Sunday, June 14, 2009

Sunday, February 08, 2009

muerte a los baristas

I recently watched Linklater's Slacker on DVD, along with a ten minute trailer for Viva Les Amis, a documentary that mourns the loss of a locally owned cafe that was replaced by Starbucks. Three Starbucks baristas are interviewed. None of them seems to know much about the former cafe, and their tepid mannerisms would seem to symbolize all that is troubling about Generation Y. They are articulate and self-confident, but so dispassionate and uninformed as to seem pitiful. I think the filmmakers make this impression deliberately, and that there is something distasteful about it, about any generation that would sneer at a younger one for not being cool enough.

I recently bought coffee at Starbucks and actually liked the "The Way I See It" quote printed on the cup. Can such a thing remotely compare to experiencing a live hub of counterculture? Of course not. But perhaps a beautiful thing about being young is that nobody gets to do it in exactly the same way. 

The Way I See It #76

"The irony of commitment is that it’s deeply liberating – in work, in play, in love. The act frees you from the tyranny of your internal critic, from the fear that likes to dress itself up and parade around as rational hesitation. To commit is to remove your head as the barrier to your life." 

- Anne Morriss

There's always Spider House.

Saturday, January 24, 2009

I'm wondering why the state department's warning about travel abroad in Mexico hasn't caused more public outrage. Israel recently invaded Gaza on the grounds that a developed nation has the right to protect its citizens by invading a neighboring state. We are no longer safe to travel in Mexico, millions of Mexican immigrants within our borders live in terror that their family members on the other side might be kidnapped and held for ransom, and the Mexican government is too weak to control the activities of armed groups within its borders. Either we are noble to endure these terrors in the name of respecting Mexico's territorial integrity, or we are just too numb to care.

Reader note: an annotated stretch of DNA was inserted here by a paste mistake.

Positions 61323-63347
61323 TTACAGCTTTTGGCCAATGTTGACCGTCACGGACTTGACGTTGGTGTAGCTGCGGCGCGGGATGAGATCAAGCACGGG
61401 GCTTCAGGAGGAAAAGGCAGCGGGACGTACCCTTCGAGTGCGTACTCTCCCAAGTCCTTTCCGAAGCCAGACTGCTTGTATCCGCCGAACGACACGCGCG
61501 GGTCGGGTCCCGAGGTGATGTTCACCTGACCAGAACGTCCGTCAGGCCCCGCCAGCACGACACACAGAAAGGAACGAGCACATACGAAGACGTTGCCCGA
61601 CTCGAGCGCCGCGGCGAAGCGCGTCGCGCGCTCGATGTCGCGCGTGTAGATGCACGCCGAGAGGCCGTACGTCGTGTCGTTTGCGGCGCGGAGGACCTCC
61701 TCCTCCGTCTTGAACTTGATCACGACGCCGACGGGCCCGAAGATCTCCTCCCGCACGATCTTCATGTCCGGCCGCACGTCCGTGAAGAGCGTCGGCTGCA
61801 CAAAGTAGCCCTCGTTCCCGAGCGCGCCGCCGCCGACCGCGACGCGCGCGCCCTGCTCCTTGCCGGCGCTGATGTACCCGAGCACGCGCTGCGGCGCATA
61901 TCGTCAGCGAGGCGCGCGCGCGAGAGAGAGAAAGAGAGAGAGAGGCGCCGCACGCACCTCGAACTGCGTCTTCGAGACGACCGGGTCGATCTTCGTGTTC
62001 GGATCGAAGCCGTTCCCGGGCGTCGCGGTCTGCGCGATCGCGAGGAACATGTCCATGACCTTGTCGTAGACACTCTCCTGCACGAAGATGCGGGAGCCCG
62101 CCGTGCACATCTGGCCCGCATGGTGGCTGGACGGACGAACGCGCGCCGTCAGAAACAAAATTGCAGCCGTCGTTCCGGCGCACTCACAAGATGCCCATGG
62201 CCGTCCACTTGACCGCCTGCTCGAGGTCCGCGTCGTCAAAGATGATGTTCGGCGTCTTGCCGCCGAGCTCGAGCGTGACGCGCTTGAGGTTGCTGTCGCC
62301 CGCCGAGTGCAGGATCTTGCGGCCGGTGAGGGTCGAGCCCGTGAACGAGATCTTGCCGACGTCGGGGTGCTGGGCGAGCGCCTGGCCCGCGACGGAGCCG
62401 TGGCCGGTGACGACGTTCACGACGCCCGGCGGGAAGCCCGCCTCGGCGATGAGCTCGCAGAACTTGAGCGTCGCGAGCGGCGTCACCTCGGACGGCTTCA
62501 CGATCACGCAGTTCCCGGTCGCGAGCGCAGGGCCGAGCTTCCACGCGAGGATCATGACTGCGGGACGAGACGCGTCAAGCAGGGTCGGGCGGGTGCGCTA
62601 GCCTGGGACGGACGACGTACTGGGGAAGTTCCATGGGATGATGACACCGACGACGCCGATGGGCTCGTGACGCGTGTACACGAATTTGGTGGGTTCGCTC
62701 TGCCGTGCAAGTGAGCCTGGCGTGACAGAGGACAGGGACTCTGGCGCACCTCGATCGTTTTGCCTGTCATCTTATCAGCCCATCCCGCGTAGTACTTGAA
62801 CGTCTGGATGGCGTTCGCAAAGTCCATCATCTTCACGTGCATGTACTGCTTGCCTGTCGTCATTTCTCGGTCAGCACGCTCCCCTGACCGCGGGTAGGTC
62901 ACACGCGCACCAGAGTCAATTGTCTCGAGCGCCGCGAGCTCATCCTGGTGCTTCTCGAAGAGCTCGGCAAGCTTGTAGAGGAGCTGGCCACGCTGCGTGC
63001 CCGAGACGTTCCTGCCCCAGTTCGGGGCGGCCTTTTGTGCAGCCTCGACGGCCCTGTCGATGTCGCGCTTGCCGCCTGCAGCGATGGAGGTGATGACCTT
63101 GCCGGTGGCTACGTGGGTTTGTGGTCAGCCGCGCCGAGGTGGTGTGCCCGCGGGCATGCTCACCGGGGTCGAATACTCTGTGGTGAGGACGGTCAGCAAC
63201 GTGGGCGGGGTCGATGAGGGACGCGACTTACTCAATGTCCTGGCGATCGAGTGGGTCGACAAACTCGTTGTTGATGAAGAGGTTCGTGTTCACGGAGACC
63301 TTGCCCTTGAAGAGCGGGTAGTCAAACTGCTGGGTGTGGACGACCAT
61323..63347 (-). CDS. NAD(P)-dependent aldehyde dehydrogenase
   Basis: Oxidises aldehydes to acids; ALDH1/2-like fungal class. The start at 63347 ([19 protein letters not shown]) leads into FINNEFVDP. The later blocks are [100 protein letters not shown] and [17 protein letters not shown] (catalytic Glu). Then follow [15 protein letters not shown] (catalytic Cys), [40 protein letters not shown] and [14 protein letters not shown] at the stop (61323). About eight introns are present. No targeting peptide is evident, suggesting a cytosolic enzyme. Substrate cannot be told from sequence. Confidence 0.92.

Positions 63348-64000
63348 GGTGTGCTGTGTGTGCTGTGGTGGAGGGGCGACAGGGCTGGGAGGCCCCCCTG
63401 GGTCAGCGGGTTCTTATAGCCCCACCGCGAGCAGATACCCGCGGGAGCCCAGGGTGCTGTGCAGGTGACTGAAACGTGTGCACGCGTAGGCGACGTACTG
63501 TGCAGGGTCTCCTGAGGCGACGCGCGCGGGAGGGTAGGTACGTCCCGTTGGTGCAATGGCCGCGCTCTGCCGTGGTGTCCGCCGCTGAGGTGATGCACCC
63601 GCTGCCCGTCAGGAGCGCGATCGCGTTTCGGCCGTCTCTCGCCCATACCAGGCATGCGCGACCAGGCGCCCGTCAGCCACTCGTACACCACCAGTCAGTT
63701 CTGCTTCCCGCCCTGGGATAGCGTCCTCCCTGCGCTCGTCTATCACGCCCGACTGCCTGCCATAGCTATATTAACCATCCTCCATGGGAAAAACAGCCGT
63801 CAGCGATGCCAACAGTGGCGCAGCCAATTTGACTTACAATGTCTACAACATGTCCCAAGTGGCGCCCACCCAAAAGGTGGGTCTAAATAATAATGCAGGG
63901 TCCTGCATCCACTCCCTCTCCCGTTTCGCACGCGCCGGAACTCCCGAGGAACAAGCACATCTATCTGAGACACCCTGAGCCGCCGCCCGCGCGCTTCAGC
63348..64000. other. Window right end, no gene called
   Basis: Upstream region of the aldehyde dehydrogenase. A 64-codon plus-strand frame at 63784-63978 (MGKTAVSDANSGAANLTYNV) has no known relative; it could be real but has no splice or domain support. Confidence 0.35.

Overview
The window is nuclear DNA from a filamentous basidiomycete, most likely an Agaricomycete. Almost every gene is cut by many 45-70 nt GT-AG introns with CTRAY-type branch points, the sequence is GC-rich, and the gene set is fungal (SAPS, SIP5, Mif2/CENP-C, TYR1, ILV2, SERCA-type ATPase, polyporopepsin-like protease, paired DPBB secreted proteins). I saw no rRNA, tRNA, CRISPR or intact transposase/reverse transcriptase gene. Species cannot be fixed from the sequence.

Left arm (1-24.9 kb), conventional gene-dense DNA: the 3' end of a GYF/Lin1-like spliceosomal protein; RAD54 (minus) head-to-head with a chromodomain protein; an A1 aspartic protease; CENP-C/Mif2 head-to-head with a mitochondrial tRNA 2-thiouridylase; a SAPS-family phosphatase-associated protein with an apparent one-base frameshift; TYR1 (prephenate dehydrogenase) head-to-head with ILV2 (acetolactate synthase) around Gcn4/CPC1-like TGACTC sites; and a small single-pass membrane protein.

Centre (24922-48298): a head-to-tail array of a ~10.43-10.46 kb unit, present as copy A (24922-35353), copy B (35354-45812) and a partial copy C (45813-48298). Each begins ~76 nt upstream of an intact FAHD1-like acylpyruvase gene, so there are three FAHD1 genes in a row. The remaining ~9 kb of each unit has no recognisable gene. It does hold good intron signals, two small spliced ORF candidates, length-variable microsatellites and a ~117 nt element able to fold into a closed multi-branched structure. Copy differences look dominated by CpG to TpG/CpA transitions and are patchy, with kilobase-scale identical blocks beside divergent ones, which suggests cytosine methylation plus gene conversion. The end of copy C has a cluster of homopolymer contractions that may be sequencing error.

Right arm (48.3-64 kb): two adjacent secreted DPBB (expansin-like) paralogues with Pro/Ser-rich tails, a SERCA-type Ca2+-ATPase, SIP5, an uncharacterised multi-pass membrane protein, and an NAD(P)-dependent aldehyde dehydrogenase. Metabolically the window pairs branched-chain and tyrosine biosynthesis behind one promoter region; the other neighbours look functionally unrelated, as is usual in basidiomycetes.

Organized crime in Mexico has grown from drug distribution into widespread kidnapping and extortion. My sense is that Mexico has safe areas and unsafe areas, just like in the U.S., only the unsafe areas are more concentrated in Mexico. The facile state department memo reduces the safe areas to "legitimate business and tourist areas." We have the right to demand something better. For example, since the city of Monterrey is not a premier tourist destination, should I consider myself "warned" by my government not to explore its outskirts? The city has one of the highest per capita incomes in Mexico; why should any U.S. memo compromise my rights there?

Backing up a bit, I recently became interested in traveling to Mexico. Having loved trips to New Mexico in 2007 and 2008, I have a feeling that I'll love Mexico for many of the same reasons: the culture, the land, the shared history. This is my personal taste. A U.S. citizen could feel the same enthusiasm about Iceland. To ground this in principle, I believe that since I live within a culture infused with Mexican people and cultural influences, my "pursuit of happiness" should include the freedom to explore this culture at its source. In this light I view the state department memo and general complacency of the U.S. population at large as threats to my civil liberties. I want to go to Mexico and not have to worry about being kidnapped.

Saturday, January 03, 2009

there's nothing worse than having seven minutes to eat a bowl of extremely hot oatmeal, and also drink a cup of good but very hot coffee, and also write a blog entry to mark the new year. it absolutely doesn't get worse than that.